Well, before going much into the details of DCLOCATOR process, I will give brief description of what it is.
“DCLOCATOR is a process(or a procedure) which describes the steps involved in a windows XP client computer trying to identify it’s nearest domain controller”
A windows XP computer tries to identify its nearest domain controller in mainly two scenarios:
1) During it’s start-up
2) When the domain controller to which it is connected goes down
In this part-I, I am going to give details about the first scenario. I hope you already know about the requirement for a windows XP computer to locate its nearest domain controller.
If not, find them below.
o Faster authentication
o Less utilization of Wan Links
o Faster GPO processing
So, we know why XP has to get it’s nearest DC. Now lets look at the details of how it identifies nearest DC. Any computer that is booting into network will be either a new computer that is added to domain or an existing computer. The new computer needs an additional step when compared to existing computer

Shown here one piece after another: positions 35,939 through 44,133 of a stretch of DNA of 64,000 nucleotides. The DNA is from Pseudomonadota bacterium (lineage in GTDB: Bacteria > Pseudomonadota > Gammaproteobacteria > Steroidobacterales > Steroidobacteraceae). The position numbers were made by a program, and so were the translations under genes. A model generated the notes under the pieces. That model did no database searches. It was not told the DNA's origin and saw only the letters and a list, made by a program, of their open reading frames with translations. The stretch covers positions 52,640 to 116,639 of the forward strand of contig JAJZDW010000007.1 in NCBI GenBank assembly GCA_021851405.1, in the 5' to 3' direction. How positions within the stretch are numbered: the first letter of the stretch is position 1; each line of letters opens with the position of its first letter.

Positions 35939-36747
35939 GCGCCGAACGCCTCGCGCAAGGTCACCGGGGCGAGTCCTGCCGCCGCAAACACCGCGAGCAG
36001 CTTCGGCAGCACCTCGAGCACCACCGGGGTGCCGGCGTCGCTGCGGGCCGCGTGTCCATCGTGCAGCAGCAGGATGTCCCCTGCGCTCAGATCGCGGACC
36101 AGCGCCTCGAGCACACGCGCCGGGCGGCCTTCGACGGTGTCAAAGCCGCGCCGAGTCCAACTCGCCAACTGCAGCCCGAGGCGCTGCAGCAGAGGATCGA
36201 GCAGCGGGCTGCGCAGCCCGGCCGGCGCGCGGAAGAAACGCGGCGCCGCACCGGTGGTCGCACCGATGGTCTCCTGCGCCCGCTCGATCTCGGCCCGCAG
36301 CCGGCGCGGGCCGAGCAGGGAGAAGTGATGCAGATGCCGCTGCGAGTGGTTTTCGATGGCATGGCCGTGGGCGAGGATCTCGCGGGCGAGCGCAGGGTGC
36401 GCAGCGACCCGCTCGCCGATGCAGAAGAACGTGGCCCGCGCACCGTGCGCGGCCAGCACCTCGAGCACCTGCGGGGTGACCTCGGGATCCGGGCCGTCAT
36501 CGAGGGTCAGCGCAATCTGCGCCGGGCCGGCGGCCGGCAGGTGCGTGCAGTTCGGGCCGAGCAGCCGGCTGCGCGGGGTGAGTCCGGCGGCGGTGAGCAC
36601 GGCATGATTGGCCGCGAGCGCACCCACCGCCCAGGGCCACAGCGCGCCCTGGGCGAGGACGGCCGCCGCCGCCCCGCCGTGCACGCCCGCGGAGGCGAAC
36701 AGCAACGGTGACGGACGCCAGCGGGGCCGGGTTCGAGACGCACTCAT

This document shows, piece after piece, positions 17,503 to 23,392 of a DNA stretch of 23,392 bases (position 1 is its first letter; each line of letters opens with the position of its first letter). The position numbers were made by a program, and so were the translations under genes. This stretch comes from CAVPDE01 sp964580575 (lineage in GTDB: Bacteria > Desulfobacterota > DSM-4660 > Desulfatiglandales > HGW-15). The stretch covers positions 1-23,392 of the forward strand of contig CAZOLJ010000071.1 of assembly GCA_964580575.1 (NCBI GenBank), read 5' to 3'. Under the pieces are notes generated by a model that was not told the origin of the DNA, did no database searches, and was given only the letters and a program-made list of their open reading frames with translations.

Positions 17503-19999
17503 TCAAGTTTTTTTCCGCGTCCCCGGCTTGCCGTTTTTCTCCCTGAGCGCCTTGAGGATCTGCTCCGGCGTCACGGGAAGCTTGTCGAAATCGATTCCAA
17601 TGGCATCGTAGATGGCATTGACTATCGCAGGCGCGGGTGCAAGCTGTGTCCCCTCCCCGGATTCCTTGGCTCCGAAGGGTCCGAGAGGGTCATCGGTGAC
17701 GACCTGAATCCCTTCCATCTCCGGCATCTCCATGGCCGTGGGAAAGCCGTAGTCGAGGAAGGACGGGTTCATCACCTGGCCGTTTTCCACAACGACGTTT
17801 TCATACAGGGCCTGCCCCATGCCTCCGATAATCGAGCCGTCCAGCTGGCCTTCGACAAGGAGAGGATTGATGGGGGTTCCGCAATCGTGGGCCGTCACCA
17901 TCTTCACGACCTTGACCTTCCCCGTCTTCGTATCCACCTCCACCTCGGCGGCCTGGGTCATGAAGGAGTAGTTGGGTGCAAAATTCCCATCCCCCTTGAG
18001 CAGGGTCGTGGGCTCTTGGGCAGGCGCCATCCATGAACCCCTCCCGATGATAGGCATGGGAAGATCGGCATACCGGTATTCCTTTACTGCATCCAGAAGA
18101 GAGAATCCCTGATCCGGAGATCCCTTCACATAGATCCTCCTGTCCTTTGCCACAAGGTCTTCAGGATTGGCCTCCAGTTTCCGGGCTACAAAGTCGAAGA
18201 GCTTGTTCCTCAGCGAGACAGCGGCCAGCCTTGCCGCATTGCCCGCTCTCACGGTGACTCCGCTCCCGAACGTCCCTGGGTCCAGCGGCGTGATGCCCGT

A new computer booting into the network will make a query to its DNS server by passing IP address (uses the DSGETSITE api). The DNS server returns the SITE name by verifying AD sites and services and subnet assigned it to. The client caches this returned information in registry. An existing computer which is booting into the network will not require this as it already cached the SITE name during its previous boot process.
After knowing the site name, client performs the below steps to identify the DC
1) Client makes below DNS query to find the SRV records of DCs which are available in the site that client belongs to. DCs will register these SRV records in DNS during their startup.
where mysite is the site name of client
2) DNS returns all the DC SRV records available in enquired site to client irrespective of their DC availability.
3) Client picks up one DC randomly from list and checks for the services(authentication service) it is looking for and caches the DC name if it succeeds.
4) If client finds the picked DC as unavailable, then it picks another DC from list and caches it after checking the availability.
5) The cache will be maintained by netlogon service and it passes the cached DC name for all DC requests that it receives from applications installed on client.
NOTE: If the can not find it’s site name, it queries the DNS for all DCs using the below SRV record and picks one from the list returned by DNS. There is no guarentee that it can get the nearest DC and the pick is random. These type of clients may experience during their boot/login time.
In part-II, I will give details about how a window XP client switches to another DC when the DC it cached goes down.